Brazilians will return to the polls on the 26 October to elect their new president. The runoff election pitches the current incumbent, Ms Dilma Rousseff from the center‐left Workers’ Party (PT), against the two‐time governor of the State of Minas Gerais and Senator, Mr. Aecio Neves of the center‐right Party of Brazilian Social Democracy (PSDB).
Ms. Rousseff is seeking a second 4‐year term on the back of twelve years of PT governments. The election, however, is taking place at a time when the economy has stagnated, with the forecast for economic growth slashed to 0.2% for 2014. Meanwhile economic growth has been prevalent amongst other countries in Latin America that have pursued economic reform. (http://data.worldbank.org/indicator/NY.GDP.MKTP.KD.ZG).
Arguably, the most significant achievement of the successive PT governments was to consolidate and increase the reach of a number of social programs created by the previous PSDB government led by President Fernando Henrique Cardoso. This was no trivial feat. Between 2003 and 2009, approximately 20 million people were lifted out of poverty. (http://web.worldbank.org/WBSITE/EXTERNAL/NEWS/0,,contentMDK:20754490~men... 70~piPK:34424~theSitePK:4607,00.html).
While the resources boom fuelled economic growth and generated the tax revenue to support these ambitious poverty alleviation programmes, the lack of any substantive economic reform during the last PT governments did not prepare the economy for a downturn.
With the exception of some reforms during the first Lula government, notably a new, modern bankruptcy law and an attempt at reforming the pension and social security system, very little has been accomplished in some of the more fundamental areas of taxation, infrastructure provision, modernisation of the business of government, industrial relations and the fiscal federalism. For example, the growth in the spending of public pensions alone over the last decade, which are indexed to the minimum wage, is equal to almost half of what is spent on welfare transfers.
More concerning is the association of the PT governments to a weakening of public institutions, with the politicisation of the public sector, opportunistic changes in public accounting, and a reduction in the independence of regulators and the central bank. This deterioration of public institutions may well have contributed to the decline in investment and the disappointing economic performance of the last three years.
The ad‐hoc, old‐style, interventionist policies of Ms Dousseff’s government is also linked to Brazil’s poor economic performance. Government interventions include tax breaks and subsidised loans from government banks for particular industries, and artificially controlling petrol prices to counter the inflationary impact of a loose fiscal policy.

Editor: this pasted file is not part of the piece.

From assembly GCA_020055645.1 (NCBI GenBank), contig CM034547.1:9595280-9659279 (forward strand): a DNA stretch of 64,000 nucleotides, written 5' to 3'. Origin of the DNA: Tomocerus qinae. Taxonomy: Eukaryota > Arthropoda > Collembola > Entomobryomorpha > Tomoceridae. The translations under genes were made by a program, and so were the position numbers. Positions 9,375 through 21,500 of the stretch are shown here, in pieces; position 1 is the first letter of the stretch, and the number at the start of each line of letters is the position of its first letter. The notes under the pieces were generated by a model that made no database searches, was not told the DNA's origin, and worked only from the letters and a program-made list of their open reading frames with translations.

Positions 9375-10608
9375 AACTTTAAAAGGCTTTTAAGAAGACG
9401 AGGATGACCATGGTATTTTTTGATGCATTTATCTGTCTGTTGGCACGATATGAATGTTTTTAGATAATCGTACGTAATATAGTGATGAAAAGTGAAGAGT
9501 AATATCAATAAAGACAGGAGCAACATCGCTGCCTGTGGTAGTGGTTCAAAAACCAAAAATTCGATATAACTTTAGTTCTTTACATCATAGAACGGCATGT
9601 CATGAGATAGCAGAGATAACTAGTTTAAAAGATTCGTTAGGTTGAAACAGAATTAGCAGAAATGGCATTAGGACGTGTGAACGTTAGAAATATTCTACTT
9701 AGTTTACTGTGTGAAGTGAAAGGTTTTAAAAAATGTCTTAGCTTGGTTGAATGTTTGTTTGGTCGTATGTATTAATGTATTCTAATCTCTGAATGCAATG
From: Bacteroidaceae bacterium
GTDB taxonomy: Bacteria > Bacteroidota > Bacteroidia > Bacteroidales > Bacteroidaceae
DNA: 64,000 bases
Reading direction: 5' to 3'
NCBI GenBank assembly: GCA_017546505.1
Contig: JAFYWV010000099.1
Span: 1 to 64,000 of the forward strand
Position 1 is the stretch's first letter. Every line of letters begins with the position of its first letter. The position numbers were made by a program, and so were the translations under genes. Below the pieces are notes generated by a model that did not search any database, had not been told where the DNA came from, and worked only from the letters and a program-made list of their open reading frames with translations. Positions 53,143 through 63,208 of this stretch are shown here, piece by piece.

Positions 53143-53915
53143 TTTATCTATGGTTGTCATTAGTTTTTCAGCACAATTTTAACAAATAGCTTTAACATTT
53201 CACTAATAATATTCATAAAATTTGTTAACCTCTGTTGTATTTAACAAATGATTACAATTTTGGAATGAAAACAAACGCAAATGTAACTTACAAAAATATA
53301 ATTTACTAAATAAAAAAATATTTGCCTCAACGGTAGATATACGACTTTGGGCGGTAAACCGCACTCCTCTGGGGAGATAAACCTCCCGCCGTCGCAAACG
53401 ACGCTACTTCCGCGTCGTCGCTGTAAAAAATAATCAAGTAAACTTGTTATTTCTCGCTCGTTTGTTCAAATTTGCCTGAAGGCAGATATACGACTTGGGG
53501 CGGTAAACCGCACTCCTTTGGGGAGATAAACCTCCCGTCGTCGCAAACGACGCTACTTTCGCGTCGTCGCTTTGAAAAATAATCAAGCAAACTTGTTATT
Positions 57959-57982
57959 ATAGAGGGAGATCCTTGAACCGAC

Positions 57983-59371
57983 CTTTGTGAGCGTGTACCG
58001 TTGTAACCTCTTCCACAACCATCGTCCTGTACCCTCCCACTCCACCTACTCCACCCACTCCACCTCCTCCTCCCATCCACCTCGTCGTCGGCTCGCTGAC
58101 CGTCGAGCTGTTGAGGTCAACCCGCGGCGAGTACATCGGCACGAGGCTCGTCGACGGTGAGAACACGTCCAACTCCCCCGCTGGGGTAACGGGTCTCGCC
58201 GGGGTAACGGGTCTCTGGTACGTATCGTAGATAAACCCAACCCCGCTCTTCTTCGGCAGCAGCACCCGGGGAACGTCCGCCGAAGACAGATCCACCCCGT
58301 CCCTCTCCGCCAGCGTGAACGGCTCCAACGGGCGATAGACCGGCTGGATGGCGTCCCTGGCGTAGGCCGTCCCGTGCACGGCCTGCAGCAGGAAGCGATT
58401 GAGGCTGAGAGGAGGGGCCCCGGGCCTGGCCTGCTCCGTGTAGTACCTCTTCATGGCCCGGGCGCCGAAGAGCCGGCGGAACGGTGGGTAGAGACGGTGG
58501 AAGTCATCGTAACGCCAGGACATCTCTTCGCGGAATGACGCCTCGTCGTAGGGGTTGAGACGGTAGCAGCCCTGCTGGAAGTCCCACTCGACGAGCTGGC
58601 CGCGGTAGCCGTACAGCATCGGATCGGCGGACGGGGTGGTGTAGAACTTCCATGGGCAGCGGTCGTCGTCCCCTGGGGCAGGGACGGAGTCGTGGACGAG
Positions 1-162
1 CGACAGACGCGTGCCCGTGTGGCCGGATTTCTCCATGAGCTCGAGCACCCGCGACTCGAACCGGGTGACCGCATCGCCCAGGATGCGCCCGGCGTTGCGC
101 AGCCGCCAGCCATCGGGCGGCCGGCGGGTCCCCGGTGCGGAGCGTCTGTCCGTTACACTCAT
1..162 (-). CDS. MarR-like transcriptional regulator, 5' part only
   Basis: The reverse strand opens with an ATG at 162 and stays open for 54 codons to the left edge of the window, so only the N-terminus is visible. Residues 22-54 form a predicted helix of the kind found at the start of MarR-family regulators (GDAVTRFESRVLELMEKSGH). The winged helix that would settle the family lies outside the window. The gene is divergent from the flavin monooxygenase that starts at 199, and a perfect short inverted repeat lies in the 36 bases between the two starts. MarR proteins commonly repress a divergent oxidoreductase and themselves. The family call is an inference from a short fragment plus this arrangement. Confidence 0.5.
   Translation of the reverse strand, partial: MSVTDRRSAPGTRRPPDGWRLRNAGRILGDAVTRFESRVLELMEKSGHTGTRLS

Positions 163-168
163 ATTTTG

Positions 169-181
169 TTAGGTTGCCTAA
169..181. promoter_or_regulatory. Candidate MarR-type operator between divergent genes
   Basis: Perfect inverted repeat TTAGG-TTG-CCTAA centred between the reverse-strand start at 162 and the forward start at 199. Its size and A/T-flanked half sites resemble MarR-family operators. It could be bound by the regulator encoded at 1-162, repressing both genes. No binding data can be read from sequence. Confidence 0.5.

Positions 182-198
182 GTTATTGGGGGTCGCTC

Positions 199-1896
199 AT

Despite having the highest tax burden of the BRICS, at 36% of GDP, the quality of the government spending is questioned. Over a million Brazilians participated in street protests last year over the poor quality of health, education and transport services.
In addition, a bribery scandal in the Brazilian Oil Company, Petrobras, and a number of high‐profile party officials, including former ministers jailed for corruption, have contributed further to undermine the confidence in the government.
Ms Dousseff’s government has faced difficulties to launch new, and much needed infrastructure projects. The government has spent less than 50% of their budget appropriations in key areas such as ports and airports. This inability to successfully launch new government‐sponsored projects is often blamed on bureaucracy, projects that are too ambitious, and corruption.
Mr Neves, in contast, enjoys a reputation as an excellent governor, turning the state finances around and improving the quality of the services provided to the population. He was re‐elected governor in 2006 with 77% of the votes and ended his second term with approval rates in excess of 90%. PSDB has also extensive experience in government, under President Fernando Henrique Cardoso, credited for controlling an inflation of over 900% per year in addition to a number of institutional reforms that provided the foundations for the economic growth that Brazil enjoyed in the 2000s.
The Brazilian election is likely to be decided around the performance of the economy. Ironically, both candidates have had training as economists in Minas Gerais. Ms Rouseff completed four semesters of Economics before she had to move to Rio at the age of 21 to continue to participate in underground activities during the military dictatorship in Brazil. Later in life, after being released from jail, she resumed her study in economics. Mr Never also studied economics in Minas Gerais and has also played a part, albeit indirectly, in the return of Brazil to democracy. His grandfather, also a former governor of Minas Gerais, died before he became the first Brazilian President after the military regime.
Regardless of who wins the election, Brazil faces the significant challenges of rekindling economic growth to ensure that the social gains that were secured since the end of the high inflation in the late 1990s are not eroded by Brazil’s old nemeses: inflation and poor fiscal policies .
Flavio Menezes, Professor of Economics and Head of School, The University of Queensland.